some challenges to NLP researchers: the first one has to do with the efforts devoted to the discovering of reliable
linguistic patterns that correspond to conceptual relations across domains and genres; and the second is related
with language ambiguities (because of polysemy, for example), that have, as a consequence, the identification of
various conceptual relations from the same linguistic pattern. In the following, we will explain how we attempt at
contributing to the Ontology Engineering field with the use of Lexico-Syntactic Patterns, that we have redefined for
our purposes as linguistic schemas or constructs derived from recurrent expressions in natural language that
consist of linguistic and paralinguistic elements that follow a certain syntactic order, and that permit to extract
some conclusions about the meaning they express (Aguado de Cea et al., 2008). Then, we will focus on one of
the most relevant ontological relation, the subclass of relation, and will present our proposals for facing the
challenges that this relation raises because of the disparities between the lexical structures and the subclass of
relation in an ontology. Finally, we will present the conclusions and some future lines of work.

Lexico-Syntactic Patterns in Ontology Engineering


Ontologies are one of the central research subjects in Artificial Intelligence and Knowledge Engineering, since
they allow to represent knowledge for machines and to add semantics to the information in the Web. Moreover,
ontologies represent a domain of knowledge by defining the concepts of that domain and the relations among
them. So far, work on ontology development could be identified with terminology work. However, ontologies go
some steps further, in the sense that definitions of concepts and relations among them are formalized, which
means that they are made understandable also to machines. And last but not least, the knowledge represented in
an ontology captures the consensual knowledge of a community of domain experts. This has been summarized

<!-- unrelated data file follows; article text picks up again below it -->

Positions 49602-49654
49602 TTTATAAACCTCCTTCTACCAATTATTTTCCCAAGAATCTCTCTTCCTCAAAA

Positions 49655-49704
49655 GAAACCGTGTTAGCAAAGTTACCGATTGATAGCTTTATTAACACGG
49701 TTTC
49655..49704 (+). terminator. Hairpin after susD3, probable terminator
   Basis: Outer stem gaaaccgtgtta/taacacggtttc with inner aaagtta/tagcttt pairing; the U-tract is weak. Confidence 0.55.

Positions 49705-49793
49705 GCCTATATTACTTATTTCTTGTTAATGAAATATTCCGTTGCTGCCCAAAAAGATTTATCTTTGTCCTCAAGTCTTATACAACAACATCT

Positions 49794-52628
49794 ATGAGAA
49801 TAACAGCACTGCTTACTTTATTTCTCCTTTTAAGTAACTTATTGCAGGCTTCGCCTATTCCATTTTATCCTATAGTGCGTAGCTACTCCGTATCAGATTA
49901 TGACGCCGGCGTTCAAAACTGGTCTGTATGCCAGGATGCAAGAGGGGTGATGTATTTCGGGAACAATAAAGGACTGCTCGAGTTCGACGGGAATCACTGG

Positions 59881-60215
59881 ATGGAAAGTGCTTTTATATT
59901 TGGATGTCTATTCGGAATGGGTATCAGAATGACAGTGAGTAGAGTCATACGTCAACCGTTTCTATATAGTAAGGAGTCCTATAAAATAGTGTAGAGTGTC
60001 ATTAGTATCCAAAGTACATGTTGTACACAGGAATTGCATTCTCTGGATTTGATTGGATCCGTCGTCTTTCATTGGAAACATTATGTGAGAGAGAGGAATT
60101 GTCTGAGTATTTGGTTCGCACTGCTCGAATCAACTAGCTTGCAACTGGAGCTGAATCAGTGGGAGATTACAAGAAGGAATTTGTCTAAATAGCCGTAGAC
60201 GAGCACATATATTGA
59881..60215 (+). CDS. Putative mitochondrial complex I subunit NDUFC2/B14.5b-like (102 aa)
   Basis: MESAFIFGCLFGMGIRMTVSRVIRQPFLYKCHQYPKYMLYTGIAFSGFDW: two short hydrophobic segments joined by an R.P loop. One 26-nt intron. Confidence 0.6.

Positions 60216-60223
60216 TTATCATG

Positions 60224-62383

by Studer (1998: 161) in one of the most cited definitions that states that an ontology () is a formal, explicit
specification of a shared conceptualization. Broadly speaking, an ontology consists of four main components:
concepts, attributes, relations and instances. Concepts identify types or classes of objects. Attributes refer to
features or characteristics that define objects. Relations represent dependencies between concepts, or how
concepts relate to each other. Instances are specific, real objects that belong to a certain class of objects.
As in Terminology, ontology development requires the discovery of the concepts of a specific domain, their
properties, how they are related to each other, and the instances that belong to the identified concepts. Since this
is a resource demanding and time consuming activity, many efforts have also gone to the automatic acquisition of
the different ontology elements from free text. For this purpose, LSPs have been applied to extract ontology
elements in order to speed up ontology development. Some researchers in this field (Snow 2004, Cimiano 2007
among others) have extended the original set of Hearsts patterns with additional ones that express hyponym
relations, or new ones expressing relations such as meronymy, agency, cause, etc., for automatically enriching or
populating ontologies from texts. Some patterns were similar to Hearsts ones, that is, not verb-centred, others
had verbs as main elements. However, no research has been oriented to the identification and use of those LSPs
equivalent to ontology relations with the aim of helping naive users in ontology development.
In this paper, we will also concentrate on verb-centred linguistic patterns, in line with Feliu and Cabr (2002) and
Marshman et al. (2002).The main objective of this research is to create a repository of LSPs associated to the
ontological relations they express. This repository will be stored in a system that will permit to identify when a
sentence introduced by the user corresponds to an LSP, and in its turn, to an ontological relation, thus helping the
user to construct an ontology. An overview of the system for automatically recognizing ontological relations is
1
outlined in FIGURE 1. This system is currently being developed within the European Project NeOn .

FIGURE 1. Overview of the System for LSP recognition.